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All Points West: Coming home, a veteran’s perspective on what it means
November 06, 2014 Frank Marquez   

Read more by Frank Marquez
When I returned from Afghanistan in early 2012, I wrote about what the experience meant to me. My unit – a military history detachment from the North Carolina National Guard – landed at Baltimore-Washington International one week before Christmas. There were hundreds of supporters cheering as we made our way to baggage claim.

So many of them had reached out to shake our hands and pat our backs as we filed through with a mix of a hundred or so other Soldiers. I was struck by the children who stared at us like we were larger than life. I wondered if this is how famous actors, rock stars and athletes feel when they are mobbed by their fans. I thought maybe.

There was one big difference. I don’t know if any famous people ever risked their lives fighting for their country. The people who gathered at the airport called us heroes. The word was on banners and posters. Our supporters, through tears and smiles, offered free food and drinks, and limo rides to anywhere in the country, including Las Vegas.

I couldn’t understand the connection between that world and this one. One of my military mentors said they call us heroes because it’s their way of saying thank you. They can only imagine the kind of dangers we faced; they will never truly know about the sacrifices we made.

We are forever changed by war. Veterans must endure the experience of war even long after leaving the battlefield. When I came back home, I opened the door to an empty house. My then wife moved out during the deployment. She couldn’t cope with the thought of me dying. I lost my house and teaching job. Because of the emotional rollercoaster, I was no good to my students.

My career had taken a sudden violent turn. My recruiter failed to warn me about days like this.

I joined the Army in 1988, probably for the same reasons as a lot of other recruits. I needed direction and more importantly, a steady stream of income. There was no guarantee of a job even with a college degree in English. My education, in the Army’s book, was a perfect match for training me to become a photojournalist. I would become like Ernie Pyle who crisscrossed the battlefield in World War II to tell the stories of the dog faces living in trenches.

I did something similar as a field historian.

At Kandahar Air Base, I interviewed a number of Soldiers who spent time helping with about 60 boys attending math and history classes during the weekend — they were eager to learn, unlike many of my own students. Girls secretly gathered in a nearby private residence. The school house was built by NATO troops, primarily Americans and Canadians. A week after my visit, the school was bombed. That didn’t deter our troops. Months later, the school was rebuilt, and the children returned.

During a visit to another part of the country, at Combat Outpost Charkh in Logar Province, Afghanistan, I listened to a senior leader in the 10th Mountain Division tell about a daylight attack by the Taliban that left several of his Soldiers dead, and worse, three small children who belonged to a shopkeeper who sold him soft drinks at the Charkh Village bazaar. In recalling the events just hours after the firefight, his voice didn’t waver or crack, but he tapped his foot incessantly, and wiped at an already clean table as if to scrape some of the tension away. He described how he held one of the small children in his hands. Without a chance for a medical evacuation, she bled out. The senior leader stared at his hands. He paused to gather himself.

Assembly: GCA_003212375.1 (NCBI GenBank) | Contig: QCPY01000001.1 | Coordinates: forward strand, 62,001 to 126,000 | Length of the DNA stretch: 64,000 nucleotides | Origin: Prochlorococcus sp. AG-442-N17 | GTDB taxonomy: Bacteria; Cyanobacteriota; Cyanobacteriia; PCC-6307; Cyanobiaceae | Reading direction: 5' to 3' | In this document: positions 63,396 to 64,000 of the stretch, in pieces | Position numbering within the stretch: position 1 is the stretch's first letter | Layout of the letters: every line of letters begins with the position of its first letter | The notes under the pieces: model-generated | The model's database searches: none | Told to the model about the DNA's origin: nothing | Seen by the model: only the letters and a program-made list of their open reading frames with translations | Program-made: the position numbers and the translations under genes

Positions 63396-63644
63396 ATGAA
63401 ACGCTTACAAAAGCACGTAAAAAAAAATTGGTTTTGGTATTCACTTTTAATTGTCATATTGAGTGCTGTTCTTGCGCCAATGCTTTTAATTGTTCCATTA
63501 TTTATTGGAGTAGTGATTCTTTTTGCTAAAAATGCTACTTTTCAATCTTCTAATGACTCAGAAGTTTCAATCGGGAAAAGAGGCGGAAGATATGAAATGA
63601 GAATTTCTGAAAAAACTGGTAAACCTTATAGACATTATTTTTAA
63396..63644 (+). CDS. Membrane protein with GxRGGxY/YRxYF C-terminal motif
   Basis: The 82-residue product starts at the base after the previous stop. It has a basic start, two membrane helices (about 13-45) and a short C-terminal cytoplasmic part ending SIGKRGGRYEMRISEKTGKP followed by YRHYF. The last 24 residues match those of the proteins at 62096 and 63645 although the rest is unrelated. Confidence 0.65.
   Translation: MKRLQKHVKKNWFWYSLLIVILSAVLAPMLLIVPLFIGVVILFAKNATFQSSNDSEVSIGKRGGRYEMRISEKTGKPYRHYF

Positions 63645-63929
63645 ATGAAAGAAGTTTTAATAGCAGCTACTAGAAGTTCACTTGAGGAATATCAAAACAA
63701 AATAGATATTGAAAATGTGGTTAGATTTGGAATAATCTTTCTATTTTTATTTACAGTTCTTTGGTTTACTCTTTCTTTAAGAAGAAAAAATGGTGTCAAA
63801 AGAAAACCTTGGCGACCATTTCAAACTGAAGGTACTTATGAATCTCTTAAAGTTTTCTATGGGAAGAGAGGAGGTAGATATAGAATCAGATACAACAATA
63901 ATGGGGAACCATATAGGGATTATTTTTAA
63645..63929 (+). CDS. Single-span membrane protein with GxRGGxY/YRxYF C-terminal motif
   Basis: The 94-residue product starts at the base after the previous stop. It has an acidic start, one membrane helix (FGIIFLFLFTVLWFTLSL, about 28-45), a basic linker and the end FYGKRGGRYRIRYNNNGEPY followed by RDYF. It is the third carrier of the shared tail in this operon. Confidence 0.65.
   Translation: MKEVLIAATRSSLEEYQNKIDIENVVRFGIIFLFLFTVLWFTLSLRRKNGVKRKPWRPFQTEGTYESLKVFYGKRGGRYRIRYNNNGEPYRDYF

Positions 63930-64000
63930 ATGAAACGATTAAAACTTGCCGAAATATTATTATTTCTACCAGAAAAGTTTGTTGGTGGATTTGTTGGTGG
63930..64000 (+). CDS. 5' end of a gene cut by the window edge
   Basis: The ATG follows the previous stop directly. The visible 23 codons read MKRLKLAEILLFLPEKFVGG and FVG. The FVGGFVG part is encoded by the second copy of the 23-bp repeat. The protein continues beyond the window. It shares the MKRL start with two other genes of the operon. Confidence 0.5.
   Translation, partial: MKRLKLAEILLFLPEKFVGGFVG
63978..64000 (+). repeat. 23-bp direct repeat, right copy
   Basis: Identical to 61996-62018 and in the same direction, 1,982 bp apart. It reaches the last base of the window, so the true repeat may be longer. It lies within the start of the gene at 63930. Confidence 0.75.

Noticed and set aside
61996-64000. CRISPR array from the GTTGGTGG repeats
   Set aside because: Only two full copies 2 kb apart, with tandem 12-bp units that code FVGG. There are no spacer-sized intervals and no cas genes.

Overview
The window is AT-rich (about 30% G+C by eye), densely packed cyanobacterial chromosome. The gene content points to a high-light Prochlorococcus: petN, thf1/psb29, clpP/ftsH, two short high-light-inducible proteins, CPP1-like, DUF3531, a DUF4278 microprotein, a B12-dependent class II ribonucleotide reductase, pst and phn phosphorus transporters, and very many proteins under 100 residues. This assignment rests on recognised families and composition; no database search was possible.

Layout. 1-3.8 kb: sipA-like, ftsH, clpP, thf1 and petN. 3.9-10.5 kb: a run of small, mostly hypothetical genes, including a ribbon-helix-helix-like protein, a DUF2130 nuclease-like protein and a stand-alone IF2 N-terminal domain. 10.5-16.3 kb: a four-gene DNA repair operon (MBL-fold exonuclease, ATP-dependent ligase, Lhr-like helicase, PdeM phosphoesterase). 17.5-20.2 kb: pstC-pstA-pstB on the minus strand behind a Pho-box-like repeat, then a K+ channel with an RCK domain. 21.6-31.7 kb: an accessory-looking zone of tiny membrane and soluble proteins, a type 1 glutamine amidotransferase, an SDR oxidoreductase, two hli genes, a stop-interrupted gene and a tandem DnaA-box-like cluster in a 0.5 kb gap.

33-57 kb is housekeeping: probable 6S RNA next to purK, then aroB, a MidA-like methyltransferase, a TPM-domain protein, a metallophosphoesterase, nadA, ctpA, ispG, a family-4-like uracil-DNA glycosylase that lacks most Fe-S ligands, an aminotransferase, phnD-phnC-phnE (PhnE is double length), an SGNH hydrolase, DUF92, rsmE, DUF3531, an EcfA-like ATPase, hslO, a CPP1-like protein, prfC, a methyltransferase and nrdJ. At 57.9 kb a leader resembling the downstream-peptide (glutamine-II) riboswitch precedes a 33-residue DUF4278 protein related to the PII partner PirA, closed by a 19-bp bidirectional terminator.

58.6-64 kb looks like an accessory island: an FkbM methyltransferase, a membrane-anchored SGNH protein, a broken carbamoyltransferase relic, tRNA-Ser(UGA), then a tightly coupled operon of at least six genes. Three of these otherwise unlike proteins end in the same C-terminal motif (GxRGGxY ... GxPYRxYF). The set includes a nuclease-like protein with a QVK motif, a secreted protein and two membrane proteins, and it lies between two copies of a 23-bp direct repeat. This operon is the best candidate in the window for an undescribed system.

I realized that many stories like the troops that helped the school kids and the ones they couldn’t will never be told. Some stories will be pieced together through clinical data and diaries, and other Soldiers will refuse to talk about their wartime experiences. The memories are too deeply embedded in a complex web of emotions. To let them out can at times be overwhelming.

Now, back in the United States, military members returning from war face a different kind of struggle. In my fulltime job at a federal agency in Washington, D.C., I am a member of a Veterans Integration Program panel that looks into how our nation can ease the transition for my fellow military brothers and sisters who are making the effort to again become productive members in the civilian world. The program focuses on shedding some of the direct ways of doing business. Some situations don’t require making snap life-or-death decisions.

While some employers have opened their arms, others have not. VA counseling sessions reveal a very real concern with regard to sharing too much information about mental and emotional scars. Employers wonder and worry if who they hire might just one day snap. I won’t argue the liabilities, but I will say it was the price our nation was willing to pay.

As we move forward and try to repair the damage, we will need to pull together in our communities. Veterans — while they may have been heroes fighting to preserve our way of life — will need new heroes to emerge here at home. One of those heroes might be you. I ask that you simply get to know your hometown veterans. They need more than a handshake and a pat on the back. In that respect, some of them are still waiting to come home.

When a Soldier is hurt or killed, we have a saying which describes the profoundly unbreakable bonds that exist between us. So much that any of us would give our lives to bring us all home, hell or high water. If our nation is to thrive, we should understand and live this warrior credo: Let us leave no one behind.

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